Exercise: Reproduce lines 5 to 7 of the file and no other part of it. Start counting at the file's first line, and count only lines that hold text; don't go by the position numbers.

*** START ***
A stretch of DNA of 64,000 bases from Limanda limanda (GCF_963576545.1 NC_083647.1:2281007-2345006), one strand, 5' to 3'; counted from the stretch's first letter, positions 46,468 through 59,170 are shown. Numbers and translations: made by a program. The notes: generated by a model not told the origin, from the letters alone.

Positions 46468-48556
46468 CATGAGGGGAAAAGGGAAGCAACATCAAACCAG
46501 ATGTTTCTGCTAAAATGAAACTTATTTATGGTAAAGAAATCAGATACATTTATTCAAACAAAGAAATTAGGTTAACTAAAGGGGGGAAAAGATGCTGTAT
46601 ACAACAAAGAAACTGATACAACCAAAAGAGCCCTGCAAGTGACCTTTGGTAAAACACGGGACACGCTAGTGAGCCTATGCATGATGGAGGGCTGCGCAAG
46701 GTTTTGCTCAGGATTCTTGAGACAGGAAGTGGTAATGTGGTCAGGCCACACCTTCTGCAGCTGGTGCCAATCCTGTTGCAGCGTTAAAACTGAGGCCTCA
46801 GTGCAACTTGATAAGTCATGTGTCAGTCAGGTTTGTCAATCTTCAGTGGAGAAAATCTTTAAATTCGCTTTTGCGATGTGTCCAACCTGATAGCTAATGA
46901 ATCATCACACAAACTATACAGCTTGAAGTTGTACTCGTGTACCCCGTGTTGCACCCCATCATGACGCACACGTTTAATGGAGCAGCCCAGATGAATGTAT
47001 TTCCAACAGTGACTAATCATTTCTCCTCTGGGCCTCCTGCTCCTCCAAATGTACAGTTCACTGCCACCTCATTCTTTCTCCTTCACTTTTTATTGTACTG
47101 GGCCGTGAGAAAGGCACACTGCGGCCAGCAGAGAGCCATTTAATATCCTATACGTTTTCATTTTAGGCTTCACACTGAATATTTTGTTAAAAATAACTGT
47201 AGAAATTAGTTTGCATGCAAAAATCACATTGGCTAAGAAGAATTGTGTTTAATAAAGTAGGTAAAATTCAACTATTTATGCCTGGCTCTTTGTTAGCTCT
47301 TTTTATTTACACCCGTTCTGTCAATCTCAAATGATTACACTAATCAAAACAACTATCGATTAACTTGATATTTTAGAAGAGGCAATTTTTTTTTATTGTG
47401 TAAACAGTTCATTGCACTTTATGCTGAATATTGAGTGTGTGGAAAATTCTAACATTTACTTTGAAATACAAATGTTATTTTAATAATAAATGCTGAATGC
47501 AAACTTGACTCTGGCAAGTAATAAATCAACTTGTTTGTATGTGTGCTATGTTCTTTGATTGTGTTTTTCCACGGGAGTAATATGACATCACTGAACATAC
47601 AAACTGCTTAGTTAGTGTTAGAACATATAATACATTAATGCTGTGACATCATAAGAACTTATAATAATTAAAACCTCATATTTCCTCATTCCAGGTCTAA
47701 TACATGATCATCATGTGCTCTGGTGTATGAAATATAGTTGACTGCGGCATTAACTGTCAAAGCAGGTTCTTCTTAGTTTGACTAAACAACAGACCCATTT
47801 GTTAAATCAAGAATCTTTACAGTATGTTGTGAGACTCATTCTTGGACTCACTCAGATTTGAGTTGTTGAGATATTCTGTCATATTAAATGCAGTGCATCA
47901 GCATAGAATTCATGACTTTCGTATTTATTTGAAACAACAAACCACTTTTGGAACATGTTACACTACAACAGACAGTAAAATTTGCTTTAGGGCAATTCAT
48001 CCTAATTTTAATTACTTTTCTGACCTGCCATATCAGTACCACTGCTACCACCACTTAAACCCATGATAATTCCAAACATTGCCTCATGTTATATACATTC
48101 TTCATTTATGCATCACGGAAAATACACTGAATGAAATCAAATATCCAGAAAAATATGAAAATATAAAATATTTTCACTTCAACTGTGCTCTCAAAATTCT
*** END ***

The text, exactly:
46601 ACAACAAAGAAACTGATACAACCAAAAGAGCCCTGCAAGTGACCTTTGGTAAAACACGGGACACGCTAGTGAGCCTATGCATGATGGAGGGCTGCGCAAG
46701 GTTTTGCTCAGGATTCTTGAGACAGGAAGTGGTAATGTGGTCAGGCCACACCTTCTGCAGCTGGTGCCAATCCTGTTGCAGCGTTAAAACTGAGGCCTCA
46801 GTGCAACTTGATAAGTCATGTGTCAGTCAGGTTTGTCAATCTTCAGTGGAGAAAATCTTTAAATTCGCTTTTGCGATGTGTCCAACCTGATAGCTAATGA